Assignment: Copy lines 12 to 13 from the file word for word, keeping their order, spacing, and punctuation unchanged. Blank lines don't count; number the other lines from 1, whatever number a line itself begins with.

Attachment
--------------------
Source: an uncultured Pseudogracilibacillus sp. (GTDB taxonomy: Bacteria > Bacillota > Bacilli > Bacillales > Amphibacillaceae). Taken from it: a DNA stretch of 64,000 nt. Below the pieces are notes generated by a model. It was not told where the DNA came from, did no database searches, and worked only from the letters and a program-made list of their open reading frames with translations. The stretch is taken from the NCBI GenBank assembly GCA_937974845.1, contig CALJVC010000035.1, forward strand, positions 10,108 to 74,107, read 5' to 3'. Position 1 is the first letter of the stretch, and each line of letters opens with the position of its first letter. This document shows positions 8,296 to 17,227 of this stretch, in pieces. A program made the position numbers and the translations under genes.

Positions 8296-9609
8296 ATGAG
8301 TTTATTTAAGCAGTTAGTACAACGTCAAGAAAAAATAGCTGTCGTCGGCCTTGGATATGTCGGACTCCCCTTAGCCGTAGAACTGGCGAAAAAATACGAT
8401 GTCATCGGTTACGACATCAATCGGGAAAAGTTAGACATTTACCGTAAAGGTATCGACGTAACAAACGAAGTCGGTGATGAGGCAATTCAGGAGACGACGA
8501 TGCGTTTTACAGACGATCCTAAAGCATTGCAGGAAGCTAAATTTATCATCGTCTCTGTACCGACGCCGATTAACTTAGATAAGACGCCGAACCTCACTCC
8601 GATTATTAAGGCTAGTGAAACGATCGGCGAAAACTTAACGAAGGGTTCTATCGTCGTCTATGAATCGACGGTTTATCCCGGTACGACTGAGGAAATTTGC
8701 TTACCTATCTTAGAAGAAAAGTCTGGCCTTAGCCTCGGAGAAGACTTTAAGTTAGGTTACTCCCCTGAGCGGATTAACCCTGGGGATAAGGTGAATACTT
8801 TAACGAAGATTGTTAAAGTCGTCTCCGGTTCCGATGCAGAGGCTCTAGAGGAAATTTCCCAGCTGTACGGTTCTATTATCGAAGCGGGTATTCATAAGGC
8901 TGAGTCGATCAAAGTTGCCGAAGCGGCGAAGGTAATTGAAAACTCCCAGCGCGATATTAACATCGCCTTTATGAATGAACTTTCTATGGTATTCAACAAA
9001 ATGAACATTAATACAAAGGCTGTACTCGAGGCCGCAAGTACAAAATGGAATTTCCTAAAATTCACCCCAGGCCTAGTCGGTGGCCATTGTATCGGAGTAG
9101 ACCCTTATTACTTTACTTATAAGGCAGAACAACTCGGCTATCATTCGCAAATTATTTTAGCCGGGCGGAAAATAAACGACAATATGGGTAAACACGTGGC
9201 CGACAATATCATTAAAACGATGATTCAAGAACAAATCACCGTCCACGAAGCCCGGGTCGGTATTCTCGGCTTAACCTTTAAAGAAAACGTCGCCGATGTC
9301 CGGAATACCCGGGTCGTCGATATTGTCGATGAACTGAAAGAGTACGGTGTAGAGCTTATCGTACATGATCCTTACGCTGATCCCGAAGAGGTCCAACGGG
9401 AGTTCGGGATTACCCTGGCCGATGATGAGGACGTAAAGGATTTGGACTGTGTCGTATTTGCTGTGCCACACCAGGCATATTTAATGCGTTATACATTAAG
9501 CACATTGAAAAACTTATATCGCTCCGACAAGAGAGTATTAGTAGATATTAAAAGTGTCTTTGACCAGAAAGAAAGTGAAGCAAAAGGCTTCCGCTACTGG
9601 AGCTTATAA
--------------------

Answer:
9101 ACCCTTATTACTTTACTTATAAGGCAGAACAACTCGGCTATCATTCGCAAATTATTTTAGCCGGGCGGAAAATAAACGACAATATGGGTAAACACGTGGC
9201 CGACAATATCATTAAAACGATGATTCAAGAACAAATCACCGTCCACGAAGCCCGGGTCGGTATTCTCGGCTTAACCTTTAAAGAAAACGTCGCCGATGTC